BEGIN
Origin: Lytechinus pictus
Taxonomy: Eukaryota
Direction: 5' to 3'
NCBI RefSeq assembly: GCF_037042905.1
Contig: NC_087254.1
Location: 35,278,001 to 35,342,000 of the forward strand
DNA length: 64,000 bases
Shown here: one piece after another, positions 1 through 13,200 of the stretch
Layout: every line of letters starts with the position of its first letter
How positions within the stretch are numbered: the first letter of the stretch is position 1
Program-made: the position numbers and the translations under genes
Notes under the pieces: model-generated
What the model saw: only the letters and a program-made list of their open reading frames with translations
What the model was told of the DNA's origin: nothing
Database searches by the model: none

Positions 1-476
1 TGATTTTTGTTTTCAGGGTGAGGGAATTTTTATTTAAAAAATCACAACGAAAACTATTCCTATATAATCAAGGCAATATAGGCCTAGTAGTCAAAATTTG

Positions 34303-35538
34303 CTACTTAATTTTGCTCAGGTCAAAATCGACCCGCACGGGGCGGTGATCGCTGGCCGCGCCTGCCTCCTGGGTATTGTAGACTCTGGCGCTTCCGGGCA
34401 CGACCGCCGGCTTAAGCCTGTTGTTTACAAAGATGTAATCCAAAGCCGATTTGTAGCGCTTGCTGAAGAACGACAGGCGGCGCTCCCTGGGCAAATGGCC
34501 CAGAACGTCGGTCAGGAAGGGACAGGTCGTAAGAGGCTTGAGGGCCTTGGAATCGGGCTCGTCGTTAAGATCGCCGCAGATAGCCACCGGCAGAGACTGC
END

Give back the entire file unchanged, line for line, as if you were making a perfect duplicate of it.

Origin: Lytechinus pictus
Taxonomy: Eukaryota
Direction: 5' to 3'
NCBI RefSeq assembly: GCF_037042905.1
Contig: NC_087254.1
Location: 35,278,001 to 35,342,000 of the forward strand
DNA length: 64,000 bases
Shown here: one piece after another, positions 1 through 13,200 of the stretch
Layout: every line of letters starts with the position of its first letter
How positions within the stretch are numbered: the first letter of the stretch is position 1
Program-made: the position numbers and the translations under genes
Notes under the pieces: model-generated
What the model saw: only the letters and a program-made list of their open reading frames with translations
What the model was told of the DNA's origin: nothing
Database searches by the model: none

Positions 1-476
1 TGATTTTTGTTTTCAGGGTGAGGGAATTTTTATTTAAAAAATCACAACGAAAACTATTCCTATATAATCAAGGCAATATAGGCCTAGTAGTCAAAATTTG

Positions 34303-35538
34303 CTACTTAATTTTGCTCAGGTCAAAATCGACCCGCACGGGGCGGTGATCGCTGGCCGCGCCTGCCTCCTGGGTATTGTAGACTCTGGCGCTTCCGGGCA
34401 CGACCGCCGGCTTAAGCCTGTTGTTTACAAAGATGTAATCCAAAGCCGATTTGTAGCGCTTGCTGAAGAACGACAGGCGGCGCTCCCTGGGCAAATGGCC
34501 CAGAACGTCGGTCAGGAAGGGACAGGTCGTAAGAGGCTTGAGGGCCTTGGAATCGGGCTCGTCGTTAAGATCGCCGCAGATAGCCACCGGCAGAGACTGC